How to Plant, Grow, and Care for Astilbe
I just received my astilbe bulbs. I live in southeast Michigan. Is it to late to plant the bulbs? Do I need to wait until fall to plant them?
We just purchased Astilbe Chocolate Kiss and I am noticing that the leaves are rolling up and turning brown, what do I need to do to save this beautiful plant?
If astilbe leaves are curling and turning brown, this is usually drought stress. Astilbe need very moist soils in shady spots. Water consistently to keep soil moist (not soggy); add organic mulch to keep the roots cool and moist. Water the plant regularly and only allow the top one inch of the soil to dry out between irrigations.
I planted a bare rooted plant several months ago in a pot. How should I winter it? I live in Greeley Colorado
Similar to the comment on May 7, 2020, I planted my Astibles from bare root last year and am not seeing any green growth yet. Might they lie dormant the first year? Should I keep waiting another year before planting something else?
As soil warms in spring (such as around May, depending on your location), you should see sprouts appear within 1 to 3 weeks. Often, bare root plants may bloom the first year, but will be stronger, more established during the second year. If your plants are showing no signs of growth, it could be that they did not survive over winter—you might, however, wait a month or so just to be sure.
Here are a few problems that can happen during planting:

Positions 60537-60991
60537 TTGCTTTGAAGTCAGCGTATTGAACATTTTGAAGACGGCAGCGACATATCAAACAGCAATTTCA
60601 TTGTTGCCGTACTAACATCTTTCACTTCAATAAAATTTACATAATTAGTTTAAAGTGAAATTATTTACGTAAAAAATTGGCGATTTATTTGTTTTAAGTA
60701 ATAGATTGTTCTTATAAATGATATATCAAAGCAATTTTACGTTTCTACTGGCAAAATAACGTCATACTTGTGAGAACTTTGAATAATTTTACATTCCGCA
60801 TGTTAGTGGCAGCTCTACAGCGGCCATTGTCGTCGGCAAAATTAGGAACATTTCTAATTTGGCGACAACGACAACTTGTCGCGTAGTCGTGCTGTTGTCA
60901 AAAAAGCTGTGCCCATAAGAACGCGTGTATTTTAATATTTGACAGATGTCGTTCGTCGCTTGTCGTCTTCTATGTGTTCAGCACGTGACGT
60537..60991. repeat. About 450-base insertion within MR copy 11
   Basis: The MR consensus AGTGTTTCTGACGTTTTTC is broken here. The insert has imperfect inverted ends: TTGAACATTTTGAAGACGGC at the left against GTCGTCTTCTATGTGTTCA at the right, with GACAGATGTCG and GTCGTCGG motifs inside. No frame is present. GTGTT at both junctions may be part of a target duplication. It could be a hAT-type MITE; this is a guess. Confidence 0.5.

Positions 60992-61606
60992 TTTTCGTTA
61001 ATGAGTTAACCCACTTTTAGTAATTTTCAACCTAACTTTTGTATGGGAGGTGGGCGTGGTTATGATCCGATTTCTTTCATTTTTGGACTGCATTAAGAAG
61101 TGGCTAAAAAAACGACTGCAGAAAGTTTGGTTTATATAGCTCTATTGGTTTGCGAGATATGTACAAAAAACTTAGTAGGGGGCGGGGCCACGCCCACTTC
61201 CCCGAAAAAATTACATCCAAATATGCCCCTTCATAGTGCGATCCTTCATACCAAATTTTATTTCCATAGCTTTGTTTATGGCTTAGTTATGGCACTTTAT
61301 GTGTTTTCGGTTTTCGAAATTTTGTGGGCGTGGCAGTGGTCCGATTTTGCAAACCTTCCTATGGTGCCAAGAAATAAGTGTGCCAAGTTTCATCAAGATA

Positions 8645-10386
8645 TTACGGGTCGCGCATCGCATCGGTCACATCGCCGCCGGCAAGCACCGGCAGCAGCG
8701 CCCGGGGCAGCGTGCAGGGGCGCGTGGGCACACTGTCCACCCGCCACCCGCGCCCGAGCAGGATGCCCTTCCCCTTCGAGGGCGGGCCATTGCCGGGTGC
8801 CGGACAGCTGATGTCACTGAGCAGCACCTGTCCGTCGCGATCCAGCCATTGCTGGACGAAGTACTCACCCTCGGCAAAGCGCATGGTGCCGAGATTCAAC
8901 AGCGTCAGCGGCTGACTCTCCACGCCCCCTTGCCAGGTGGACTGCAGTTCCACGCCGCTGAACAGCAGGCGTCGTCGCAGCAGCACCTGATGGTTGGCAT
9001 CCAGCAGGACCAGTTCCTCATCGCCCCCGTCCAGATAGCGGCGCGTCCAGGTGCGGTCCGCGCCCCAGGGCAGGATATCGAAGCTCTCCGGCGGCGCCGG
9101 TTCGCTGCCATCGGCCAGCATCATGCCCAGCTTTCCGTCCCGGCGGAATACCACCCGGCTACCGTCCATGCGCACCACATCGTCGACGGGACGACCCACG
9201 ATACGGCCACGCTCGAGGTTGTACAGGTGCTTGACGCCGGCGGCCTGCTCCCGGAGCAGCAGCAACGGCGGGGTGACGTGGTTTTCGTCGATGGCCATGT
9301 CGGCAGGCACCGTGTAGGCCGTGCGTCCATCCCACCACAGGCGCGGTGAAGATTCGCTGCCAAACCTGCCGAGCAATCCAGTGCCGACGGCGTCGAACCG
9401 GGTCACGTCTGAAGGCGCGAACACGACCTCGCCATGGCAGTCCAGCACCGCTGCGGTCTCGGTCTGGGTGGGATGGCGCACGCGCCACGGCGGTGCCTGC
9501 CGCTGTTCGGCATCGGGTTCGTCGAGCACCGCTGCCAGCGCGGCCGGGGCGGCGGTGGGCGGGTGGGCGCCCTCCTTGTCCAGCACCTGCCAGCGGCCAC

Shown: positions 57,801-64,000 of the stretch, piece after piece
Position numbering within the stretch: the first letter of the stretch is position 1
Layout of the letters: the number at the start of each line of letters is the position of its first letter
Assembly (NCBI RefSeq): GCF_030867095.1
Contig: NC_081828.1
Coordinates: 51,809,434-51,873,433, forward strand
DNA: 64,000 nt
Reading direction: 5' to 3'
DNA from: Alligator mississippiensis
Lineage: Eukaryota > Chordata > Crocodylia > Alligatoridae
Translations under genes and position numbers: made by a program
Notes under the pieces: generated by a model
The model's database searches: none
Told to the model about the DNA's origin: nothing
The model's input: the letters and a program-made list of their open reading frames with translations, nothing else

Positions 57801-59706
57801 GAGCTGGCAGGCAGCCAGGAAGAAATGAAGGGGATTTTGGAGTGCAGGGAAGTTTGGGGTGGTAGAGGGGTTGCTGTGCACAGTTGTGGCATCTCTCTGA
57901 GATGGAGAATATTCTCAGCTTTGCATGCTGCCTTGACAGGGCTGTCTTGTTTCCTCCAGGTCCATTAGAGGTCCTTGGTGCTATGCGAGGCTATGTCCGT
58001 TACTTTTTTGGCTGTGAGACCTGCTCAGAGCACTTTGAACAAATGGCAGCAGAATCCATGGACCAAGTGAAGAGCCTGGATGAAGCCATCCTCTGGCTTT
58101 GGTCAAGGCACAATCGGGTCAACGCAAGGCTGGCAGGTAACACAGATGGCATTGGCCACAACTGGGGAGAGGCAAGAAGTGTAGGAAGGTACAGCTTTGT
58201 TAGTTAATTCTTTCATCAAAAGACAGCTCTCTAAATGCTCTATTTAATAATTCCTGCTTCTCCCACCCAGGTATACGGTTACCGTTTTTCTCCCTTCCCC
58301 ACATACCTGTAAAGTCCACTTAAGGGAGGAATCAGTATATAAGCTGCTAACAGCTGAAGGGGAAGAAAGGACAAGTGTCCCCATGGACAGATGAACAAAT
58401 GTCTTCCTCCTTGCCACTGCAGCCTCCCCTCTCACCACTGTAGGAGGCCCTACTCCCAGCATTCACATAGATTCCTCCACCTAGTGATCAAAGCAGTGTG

1) Cold/frost injury: It’s usually recommended that you plant bare root astilbes in spring. In very warm zones, such as Texas or California, the vendor may recommend planting in January/February; middle zones, around March and April; and northern zones, around April or May. This is so that the roots will not be injured by winter cold/spring frosts before the plant becomes established. Fall planting can also be done, with care to protect the crown. Be sure to plant crowns about 1 or 2 inches below the surface.
2) Drying out: Astilbes do not like to dry out. That’s why planting in summer is not recommended. When receiving bare root plants, try to plant them immediately or keep the roots moist. Ideally, a moist, well-drained spot in part to full shade is best. In especially warm climates, deeper shade is recommended, or you’ll need to pay close attention to keeping the soil moist (but not waterlogged).
Hope this helps!
I have had other Astilbe at previous residences, but don't remember their growth habit. These plans were planted from bare root last year, I am not seeing any growth yet, as of today, when do Astilbe typically emerge? It has been an unusually cool Spring, still in the 50's sometimes even cooler at night in New Hampshire. I hope I have not lost them.
I am looking for Astilbe that does not grow taller that 12 inches including the flower. Does this size actually exist in the Astilbe? If so, what is the name? Thank you for your help. Lela
Astilbe chinensis ‘Pumila’ – Choose this low-growing astilbe if you need an attractive groundcover; it tops out at about six inches high, with lavender flowers that grow to 12 inches. Many gardeners say the plumes have a delicious grape scent.
We are not aware of an astilbe that meets your requirement but if you plant them and divide the plants from time to time (every couple of years), you will impose some size control.